ENGLISH POETRY 1579-1830: SPENSER AND THE TRADITION
S. H., "The Birth of Richard Cumberland, Esq. Feb. 19, 1732. A Tribute of grateful Respect" 1811; Gentleman's Magazine 82 (January 1812) 61.
1765: Jack Frost
1765: William Kenrick
1774: Oliver Goldsmith
1778: Richard Tickell
1778: Frances Burney
1778: T. S.
1780: Thomas Davies
1781: Richard Brinsley Sheridan
1782: Rev. Thomas Stratford
1788: William Cowper
1789: John Williams
1798: Thomas James Mathias
1801: Alexander Thomson
1803: Robert Southey
1805 ca.: George Hardinge
1806: Francis Jeffrey
1811: S. H.
1811: C. T.
1812: George Hardinge
1812: Rev. Francis Hodgson
1813: S. Hughes
1816: John Neal
1818: Rev. William Beloe
1825 ca.: Henry Mackenzie
1832: John Taylor Esq.
1834: Sir Samuel Egerton Brydges
1843: John Holland
1847: Horace Smith
1848: John Forster
1852: Mary Russell Mitford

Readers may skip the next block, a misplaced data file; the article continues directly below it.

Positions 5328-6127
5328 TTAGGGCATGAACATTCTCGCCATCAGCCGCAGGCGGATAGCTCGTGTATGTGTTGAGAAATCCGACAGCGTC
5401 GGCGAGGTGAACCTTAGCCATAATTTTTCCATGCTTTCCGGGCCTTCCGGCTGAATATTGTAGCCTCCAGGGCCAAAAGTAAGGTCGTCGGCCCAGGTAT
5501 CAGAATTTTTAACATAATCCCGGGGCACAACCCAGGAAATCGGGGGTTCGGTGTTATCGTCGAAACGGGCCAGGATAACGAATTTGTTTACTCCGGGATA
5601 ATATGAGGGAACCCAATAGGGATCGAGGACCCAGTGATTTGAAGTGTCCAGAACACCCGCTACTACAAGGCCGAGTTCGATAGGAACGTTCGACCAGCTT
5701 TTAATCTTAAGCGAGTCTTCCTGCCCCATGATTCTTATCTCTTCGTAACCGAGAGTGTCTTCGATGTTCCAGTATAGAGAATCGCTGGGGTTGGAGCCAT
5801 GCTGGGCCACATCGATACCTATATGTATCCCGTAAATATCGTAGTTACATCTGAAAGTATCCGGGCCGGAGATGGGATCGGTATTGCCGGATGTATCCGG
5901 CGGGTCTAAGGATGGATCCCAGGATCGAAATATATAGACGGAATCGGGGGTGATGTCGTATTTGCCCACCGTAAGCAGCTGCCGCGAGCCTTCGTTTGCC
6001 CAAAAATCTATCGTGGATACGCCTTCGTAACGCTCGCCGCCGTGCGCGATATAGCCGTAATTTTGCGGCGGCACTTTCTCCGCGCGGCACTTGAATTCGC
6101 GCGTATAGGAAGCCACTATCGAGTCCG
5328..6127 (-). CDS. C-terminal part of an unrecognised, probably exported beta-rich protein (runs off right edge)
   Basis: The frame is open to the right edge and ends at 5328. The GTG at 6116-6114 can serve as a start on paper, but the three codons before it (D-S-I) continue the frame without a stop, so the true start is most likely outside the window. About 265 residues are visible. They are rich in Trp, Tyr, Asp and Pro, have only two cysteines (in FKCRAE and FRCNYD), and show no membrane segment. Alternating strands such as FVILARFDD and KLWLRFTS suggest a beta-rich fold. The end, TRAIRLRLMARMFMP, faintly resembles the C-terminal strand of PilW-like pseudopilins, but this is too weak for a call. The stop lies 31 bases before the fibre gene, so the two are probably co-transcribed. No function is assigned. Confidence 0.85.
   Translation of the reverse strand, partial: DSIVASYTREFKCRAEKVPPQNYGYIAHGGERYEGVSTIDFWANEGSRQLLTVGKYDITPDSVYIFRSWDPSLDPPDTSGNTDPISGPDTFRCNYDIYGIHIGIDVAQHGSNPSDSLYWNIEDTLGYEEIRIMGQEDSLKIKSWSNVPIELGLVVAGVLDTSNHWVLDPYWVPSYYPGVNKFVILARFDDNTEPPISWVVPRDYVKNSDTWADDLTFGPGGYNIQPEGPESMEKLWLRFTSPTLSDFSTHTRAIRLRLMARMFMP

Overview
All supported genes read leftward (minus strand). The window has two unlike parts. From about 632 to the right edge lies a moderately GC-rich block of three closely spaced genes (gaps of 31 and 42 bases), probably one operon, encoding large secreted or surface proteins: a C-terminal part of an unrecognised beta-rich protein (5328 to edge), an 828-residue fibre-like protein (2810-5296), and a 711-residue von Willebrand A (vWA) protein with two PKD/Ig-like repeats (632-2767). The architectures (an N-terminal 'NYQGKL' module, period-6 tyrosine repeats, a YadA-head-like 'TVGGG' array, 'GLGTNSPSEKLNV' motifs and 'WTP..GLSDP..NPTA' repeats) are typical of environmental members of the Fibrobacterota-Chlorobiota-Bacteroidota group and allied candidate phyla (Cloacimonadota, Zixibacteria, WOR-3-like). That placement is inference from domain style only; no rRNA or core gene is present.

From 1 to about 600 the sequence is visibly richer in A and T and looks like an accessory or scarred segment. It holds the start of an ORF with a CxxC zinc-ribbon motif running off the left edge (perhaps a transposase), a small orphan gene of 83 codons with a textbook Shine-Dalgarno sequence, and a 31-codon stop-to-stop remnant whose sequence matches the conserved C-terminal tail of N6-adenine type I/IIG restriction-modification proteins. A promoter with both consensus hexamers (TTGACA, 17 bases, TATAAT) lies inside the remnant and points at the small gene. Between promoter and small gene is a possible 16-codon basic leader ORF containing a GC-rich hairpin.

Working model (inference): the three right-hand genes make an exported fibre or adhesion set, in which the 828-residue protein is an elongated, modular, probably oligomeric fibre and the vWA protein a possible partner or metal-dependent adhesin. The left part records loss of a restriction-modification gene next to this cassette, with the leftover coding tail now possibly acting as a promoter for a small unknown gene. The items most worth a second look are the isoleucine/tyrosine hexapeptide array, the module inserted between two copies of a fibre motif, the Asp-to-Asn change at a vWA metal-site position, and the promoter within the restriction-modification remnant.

1745: Rev. John Brown
1811: Richard Cumberland
Britannia, hail, imperial queen of isles!
Favour'd of Heav'n with its indulgent smiles,
With what peculiar lustre rose that morn,
Apollo's son on thy domain was born!
The bright pervading god who gilds the day
Resplendent darted his unclouded ray:
Minerva clasp'd the Infant in her arms,
She gaz'd enraptur'd on his early charms!
She press'd him often fondly to her breast,
Infus'd her wisdom, and by turns caress'd:
Soon for the smiling boy the Muses strove,
Each gain'd a pupil, each engag'd his love;
Scarce had two lustres fled with winged speed,
When Shakspeare's genius hover'd o'er his head;
The Graces finish'd what the Nine began,
And gave the world the all-accomplished Man!
Virtue allures him with engaging charms;
Her precepts pure his youthful bosom warms;
He offers incense at her sacred shrine,
The goddess crowns him with a wreath divine!
Fair Truth immortal leads him by the hand,
Proud to be known the friend of Cumberland.
Islington, Feb. 1811.